Country Lead: Jacob N. Shapiro
Analysis of the various conflicts in Pakistan is directly relevant for the conflict in neighboring Afghanistan and can provide insights about the role of radical Islamism in the production of terrorism. Pakistan has used militant groups as proxies to execute its foreign policies in Afghanistan, Kashmir and the rest of India for decades. The militant landscape in Pakistan is extremely complex and populated by groups that vary in their sectarian commitments, targeting choices, theatre of operations, ethnicity of operatives, and political objectives. Since January 2009 alone, violent political organizations have killed more than 2,000 Pakistani civilians and injured at least 5,000 more. Political violence is clearly a massive problem for Pakistan, yet no reliable data exist on it before 2004.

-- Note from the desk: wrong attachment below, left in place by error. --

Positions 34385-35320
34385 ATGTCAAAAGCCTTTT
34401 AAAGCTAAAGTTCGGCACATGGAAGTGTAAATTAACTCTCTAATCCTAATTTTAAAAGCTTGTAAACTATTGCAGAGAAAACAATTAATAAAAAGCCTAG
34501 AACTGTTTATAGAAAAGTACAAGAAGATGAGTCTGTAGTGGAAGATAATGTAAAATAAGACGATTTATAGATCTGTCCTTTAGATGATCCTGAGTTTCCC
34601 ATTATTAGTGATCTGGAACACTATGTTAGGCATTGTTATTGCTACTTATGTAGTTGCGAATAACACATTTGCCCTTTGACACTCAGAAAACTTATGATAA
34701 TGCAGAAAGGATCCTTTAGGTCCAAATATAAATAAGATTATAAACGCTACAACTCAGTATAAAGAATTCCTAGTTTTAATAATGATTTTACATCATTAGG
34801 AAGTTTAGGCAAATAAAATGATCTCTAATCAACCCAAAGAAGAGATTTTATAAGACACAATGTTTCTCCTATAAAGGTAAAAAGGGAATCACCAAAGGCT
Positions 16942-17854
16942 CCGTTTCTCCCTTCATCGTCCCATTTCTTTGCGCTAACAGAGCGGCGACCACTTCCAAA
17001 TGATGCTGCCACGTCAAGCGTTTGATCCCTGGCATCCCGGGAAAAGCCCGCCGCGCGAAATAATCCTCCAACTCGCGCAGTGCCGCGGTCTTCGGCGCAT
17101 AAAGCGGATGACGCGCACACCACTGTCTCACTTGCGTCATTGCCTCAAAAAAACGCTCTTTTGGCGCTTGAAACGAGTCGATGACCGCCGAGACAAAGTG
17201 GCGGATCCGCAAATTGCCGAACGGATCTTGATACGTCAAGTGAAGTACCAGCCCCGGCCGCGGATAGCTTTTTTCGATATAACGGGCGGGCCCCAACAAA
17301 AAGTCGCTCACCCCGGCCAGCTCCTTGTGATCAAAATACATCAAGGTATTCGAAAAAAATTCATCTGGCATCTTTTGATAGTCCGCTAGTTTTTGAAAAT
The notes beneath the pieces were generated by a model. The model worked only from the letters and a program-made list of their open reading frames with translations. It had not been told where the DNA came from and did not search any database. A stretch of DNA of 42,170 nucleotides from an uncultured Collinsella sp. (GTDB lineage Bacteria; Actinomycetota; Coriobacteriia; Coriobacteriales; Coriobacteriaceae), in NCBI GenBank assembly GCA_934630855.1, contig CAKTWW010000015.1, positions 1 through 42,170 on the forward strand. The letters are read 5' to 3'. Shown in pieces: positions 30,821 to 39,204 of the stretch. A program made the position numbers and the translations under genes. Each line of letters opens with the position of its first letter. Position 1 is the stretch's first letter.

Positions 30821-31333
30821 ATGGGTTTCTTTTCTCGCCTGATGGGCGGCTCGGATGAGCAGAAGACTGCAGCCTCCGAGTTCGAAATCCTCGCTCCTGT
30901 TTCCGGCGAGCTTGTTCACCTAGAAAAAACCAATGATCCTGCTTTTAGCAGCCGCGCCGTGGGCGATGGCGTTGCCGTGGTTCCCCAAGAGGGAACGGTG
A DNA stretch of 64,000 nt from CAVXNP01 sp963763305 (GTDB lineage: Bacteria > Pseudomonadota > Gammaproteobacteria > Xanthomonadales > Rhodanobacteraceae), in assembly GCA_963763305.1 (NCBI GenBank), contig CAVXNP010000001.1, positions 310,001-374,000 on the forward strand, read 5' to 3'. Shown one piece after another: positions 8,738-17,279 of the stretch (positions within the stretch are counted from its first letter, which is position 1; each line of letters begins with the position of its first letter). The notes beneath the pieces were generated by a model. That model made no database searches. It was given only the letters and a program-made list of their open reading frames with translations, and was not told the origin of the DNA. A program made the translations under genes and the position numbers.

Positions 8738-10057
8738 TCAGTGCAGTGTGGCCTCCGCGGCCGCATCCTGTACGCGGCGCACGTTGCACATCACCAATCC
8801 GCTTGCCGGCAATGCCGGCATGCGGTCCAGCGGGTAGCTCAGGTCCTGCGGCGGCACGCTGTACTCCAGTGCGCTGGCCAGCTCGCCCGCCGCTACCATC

With a diversity of insurgent and terrorist groups across different regions of the country, ESOC research on Pakistan has used public opinion surveys (with embedded experiments) to examine the variation in political support for militant groups. Results indicate that support is correlated with militant groups’ provision of social services and popular beliefs in the ideologies espoused by such groups and that violence under certain conditions has helped achieve these groups’ goals. ESOC data on Pakistan include public opinion survey data and efforts are underway to begin coding micro-level conflict data based on English and local language press sources. This latter project is a collaborative effort among researchers in Pakistan and the United States to develop a dataset on incidents of political violence in Pakistan since 1988. The data will be used to develop academic papers focusing on relationships between communities’ economic and development status and levels of terrorist activity.